"Himmler's watch was mine for just 300 cigarettes"Breaking News
It hasn't worked since 1946. "I used to wear it," he says with a shrug of indifference. "Then I dropped it on a marble floor. Took it to a couple of local watchmakers for repair but they didn't have the spare parts. Shame. The Germans made very good watches."
In fact, so efficient was this one that it once adorned the wrist of one of the Nazi regime's most infamous and vilest figures. Brutal beyond belief, vicious and callous, Heinrich Himmler was the driving force behind the Nazi's loathsome Gestapo, the architect of the horrific concentration camps and the man upon whose ruthless orders millions of people perished.
And his Etanche German Army issue watch, barely an inch in diameter and with its golden numerals now slightly tarnished, had a particular and undeniably sinister significance. After all, Himmler is the man infamously credited with being so precise about his murderous task that he made certain the concentration camp trains loaded with their tragic cargo ran right on time . . .
"Some people don't like to touch it," says Tom, glancing upon the dial that once held Himmler's gaze. "I think it gives them the creeps. But to us soldiers at the time, well it was just a watch."...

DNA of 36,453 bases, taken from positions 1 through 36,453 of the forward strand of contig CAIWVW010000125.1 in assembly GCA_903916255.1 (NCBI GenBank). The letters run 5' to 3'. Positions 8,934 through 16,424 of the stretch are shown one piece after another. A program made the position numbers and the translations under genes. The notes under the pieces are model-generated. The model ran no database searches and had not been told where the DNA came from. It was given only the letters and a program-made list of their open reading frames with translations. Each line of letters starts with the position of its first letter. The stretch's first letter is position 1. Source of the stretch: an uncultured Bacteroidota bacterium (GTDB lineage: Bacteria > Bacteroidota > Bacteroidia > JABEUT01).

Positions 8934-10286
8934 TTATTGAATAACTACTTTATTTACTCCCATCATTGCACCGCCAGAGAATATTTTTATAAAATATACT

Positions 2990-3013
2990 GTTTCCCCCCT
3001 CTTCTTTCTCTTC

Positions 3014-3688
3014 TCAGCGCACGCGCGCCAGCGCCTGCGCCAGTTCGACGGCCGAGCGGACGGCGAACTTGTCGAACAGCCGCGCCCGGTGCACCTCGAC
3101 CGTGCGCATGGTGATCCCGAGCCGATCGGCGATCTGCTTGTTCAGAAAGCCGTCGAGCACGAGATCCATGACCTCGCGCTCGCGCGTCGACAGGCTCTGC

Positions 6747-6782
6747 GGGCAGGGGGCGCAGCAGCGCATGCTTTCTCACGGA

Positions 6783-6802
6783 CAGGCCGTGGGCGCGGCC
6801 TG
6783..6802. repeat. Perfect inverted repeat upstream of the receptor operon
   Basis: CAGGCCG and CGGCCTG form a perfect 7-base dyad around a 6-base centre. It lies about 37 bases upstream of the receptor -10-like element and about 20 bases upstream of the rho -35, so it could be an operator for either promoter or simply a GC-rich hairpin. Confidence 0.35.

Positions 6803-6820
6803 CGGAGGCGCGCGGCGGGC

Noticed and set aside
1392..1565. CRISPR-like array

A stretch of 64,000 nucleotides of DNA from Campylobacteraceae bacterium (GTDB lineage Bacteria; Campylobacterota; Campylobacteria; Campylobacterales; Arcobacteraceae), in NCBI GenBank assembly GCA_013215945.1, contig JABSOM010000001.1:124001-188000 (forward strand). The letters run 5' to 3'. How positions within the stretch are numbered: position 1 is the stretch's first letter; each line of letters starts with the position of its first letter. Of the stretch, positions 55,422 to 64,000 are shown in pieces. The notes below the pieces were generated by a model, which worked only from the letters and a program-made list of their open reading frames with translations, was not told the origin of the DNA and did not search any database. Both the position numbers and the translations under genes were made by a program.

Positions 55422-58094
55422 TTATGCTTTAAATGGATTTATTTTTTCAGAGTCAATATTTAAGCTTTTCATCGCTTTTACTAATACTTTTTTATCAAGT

comments powered by Disqus
- The Anthropocene epoch: scientists declare dawn of human-influenced age
- ‘No Vacancies’ for Blacks: How Donald Trump Got His Start, and Was First Accused of Bias
- New Yorker profiles activist who's drawing attention to lynchings
- Wisconsin GOP senator wants to replace history professors with Ken Burns videos
- UT removes Confederate inscription that it previously said would stay
- NYT publishes historians' plea for the revival of political history
- Some Ohio University professors ditch the textbooks, and the prices
- Renowned Israeli Holocaust Historian: ‘If I Were a British Jew, I’d Be Worried’
- Heather Ann Thompson pries loose the long-kept secrets of Attica in her new book
- Lonnie Bunch remembers his first day on the job as director of the new black history museum